The rising cost of public liability, professional indemnity and debt insurance is increasingly becoming prohibitive to business, forcing many companies to close or take significant risks through under-insuring.
Industry analysts believe the trend has been sparked by insurance losses generated by the events of September 11, the collapse of HIH and a general increase in the number and value of insurance claims over the last five years.
While the level of litigation in Australia has not changed, according to the Insurance Council of Australia (ICA), public liability claims have jumped from 55,000 in 1998 to 88,000 in 2000, directly affecting the cost of premiums and prompting two state governments to hold an inquiry. A national forum on public liability was held on March 27 to discuss ways to tackle the increase in claims and improve public liability insurance availability.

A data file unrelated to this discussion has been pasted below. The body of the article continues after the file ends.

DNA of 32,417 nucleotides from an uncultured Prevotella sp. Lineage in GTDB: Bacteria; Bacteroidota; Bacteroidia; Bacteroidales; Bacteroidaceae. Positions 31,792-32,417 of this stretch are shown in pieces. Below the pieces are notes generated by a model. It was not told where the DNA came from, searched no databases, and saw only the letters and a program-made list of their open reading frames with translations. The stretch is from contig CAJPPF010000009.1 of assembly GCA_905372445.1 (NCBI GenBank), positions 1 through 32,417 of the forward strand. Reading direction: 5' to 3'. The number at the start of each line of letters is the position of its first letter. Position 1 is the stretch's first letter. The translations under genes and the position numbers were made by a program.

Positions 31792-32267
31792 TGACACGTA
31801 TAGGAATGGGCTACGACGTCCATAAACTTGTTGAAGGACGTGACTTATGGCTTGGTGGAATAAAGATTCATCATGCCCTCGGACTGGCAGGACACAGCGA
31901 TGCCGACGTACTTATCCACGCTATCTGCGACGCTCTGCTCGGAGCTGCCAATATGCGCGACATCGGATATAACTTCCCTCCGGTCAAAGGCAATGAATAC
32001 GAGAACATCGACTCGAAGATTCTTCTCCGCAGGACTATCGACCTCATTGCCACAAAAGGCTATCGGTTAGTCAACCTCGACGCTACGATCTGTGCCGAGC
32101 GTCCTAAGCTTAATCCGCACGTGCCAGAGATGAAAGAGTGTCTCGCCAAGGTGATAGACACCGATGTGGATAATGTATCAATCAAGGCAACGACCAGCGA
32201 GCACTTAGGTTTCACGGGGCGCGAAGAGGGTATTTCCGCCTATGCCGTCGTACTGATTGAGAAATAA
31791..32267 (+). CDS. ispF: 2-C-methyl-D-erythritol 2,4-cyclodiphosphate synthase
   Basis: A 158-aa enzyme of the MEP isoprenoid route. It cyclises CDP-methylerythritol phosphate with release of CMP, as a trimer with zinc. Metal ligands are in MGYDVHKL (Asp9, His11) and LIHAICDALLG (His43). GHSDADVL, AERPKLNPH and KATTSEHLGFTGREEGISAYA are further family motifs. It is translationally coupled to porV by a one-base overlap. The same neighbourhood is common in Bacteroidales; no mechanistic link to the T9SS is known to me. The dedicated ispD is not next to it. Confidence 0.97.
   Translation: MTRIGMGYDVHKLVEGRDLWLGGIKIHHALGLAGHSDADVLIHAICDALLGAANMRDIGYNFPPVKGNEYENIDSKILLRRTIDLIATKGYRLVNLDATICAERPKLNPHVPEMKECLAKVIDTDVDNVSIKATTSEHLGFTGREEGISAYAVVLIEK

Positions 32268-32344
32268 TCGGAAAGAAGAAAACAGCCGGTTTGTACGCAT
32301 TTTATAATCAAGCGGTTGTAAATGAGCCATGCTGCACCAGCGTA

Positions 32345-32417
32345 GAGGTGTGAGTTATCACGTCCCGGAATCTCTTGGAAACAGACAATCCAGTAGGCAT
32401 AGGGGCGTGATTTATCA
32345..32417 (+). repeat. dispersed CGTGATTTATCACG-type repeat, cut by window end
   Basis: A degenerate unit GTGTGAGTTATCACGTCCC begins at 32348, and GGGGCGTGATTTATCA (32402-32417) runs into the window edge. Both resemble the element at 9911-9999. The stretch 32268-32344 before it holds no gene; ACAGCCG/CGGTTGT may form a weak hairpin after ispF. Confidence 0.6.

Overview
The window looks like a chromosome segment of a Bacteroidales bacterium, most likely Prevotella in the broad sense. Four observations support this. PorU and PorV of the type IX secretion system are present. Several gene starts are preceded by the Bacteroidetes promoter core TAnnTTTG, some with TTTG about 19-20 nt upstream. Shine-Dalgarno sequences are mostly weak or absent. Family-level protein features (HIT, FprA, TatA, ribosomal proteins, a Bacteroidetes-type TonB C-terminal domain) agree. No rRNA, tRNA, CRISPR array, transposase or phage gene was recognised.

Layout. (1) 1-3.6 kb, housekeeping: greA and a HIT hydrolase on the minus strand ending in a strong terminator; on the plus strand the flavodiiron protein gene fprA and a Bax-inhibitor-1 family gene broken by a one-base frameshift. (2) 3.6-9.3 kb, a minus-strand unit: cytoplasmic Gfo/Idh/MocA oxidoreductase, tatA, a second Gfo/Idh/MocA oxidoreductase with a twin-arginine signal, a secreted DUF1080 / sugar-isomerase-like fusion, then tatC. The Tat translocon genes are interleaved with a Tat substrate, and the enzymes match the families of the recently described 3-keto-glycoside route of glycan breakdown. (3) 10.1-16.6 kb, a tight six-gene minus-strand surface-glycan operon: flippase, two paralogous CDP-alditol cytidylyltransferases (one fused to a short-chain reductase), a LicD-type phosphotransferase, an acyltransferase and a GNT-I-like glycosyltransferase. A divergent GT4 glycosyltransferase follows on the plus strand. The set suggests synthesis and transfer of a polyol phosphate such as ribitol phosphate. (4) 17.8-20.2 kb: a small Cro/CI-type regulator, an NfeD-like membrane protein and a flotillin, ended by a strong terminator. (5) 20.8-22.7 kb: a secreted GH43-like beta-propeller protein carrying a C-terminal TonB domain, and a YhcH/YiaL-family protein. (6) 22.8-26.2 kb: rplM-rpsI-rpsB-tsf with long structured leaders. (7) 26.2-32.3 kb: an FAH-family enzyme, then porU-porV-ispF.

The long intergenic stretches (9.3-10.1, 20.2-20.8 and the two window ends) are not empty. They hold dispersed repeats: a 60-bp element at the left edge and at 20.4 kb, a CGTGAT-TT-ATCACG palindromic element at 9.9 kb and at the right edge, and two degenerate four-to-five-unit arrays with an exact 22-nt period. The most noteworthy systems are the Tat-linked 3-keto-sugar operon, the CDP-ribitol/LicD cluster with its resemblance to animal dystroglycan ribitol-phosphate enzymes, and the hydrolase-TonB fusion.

What lies at the core of the problem, according to Warren Turner, technical services manager at the National Insurance Brokers Association, is a change in the public perception of insurance. "Insurance is a form of risk management, which offsets the risk from yourself to someone else," Turner explained. "But a lot of businesses are using it as a band-aid instead of an aspirin."
But like many a regulatory body over the last few months, Ross Cochrane, managing director of Express Data, begs to differ. "A lot of the current insurance problems are due to insurance organisations offering very aggressive premiums for a long time and then being hit by significant claims."
For the full report on insurance and how it affects the channel, read this week's issue of ARN, out now.